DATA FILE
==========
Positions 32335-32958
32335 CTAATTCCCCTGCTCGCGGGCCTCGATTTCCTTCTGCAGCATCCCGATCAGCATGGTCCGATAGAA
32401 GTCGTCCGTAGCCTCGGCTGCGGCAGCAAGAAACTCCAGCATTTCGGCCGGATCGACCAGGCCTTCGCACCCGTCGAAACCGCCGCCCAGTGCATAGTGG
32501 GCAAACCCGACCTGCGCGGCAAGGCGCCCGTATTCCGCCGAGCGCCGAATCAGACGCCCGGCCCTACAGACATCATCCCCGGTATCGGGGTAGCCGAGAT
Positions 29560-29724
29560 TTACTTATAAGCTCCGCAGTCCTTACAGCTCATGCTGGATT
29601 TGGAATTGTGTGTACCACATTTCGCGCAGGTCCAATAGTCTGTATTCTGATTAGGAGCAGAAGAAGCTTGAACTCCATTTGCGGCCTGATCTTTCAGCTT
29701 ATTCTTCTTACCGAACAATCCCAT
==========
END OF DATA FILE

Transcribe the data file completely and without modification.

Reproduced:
Positions 32335-32958
32335 CTAATTCCCCTGCTCGCGGGCCTCGATTTCCTTCTGCAGCATCCCGATCAGCATGGTCCGATAGAA
32401 GTCGTCCGTAGCCTCGGCTGCGGCAGCAAGAAACTCCAGCATTTCGGCCGGATCGACCAGGCCTTCGCACCCGTCGAAACCGCCGCCCAGTGCATAGTGG
32501 GCAAACCCGACCTGCGCGGCAAGGCGCCCGTATTCCGCCGAGCGCCGAATCAGACGCCCGGCCCTACAGACATCATCCCCGGTATCGGGGTAGCCGAGAT
Positions 29560-29724
29560 TTACTTATAAGCTCCGCAGTCCTTACAGCTCATGCTGGATT
29601 TGGAATTGTGTGTACCACATTTCGCGCAGGTCCAATAGTCTGTATTCTGATTAGGAGCAGAAGAAGCTTGAACTCCATTTGCGGCCTGATCTTTCAGCTT
29701 ATTCTTCTTACCGAACAATCCCAT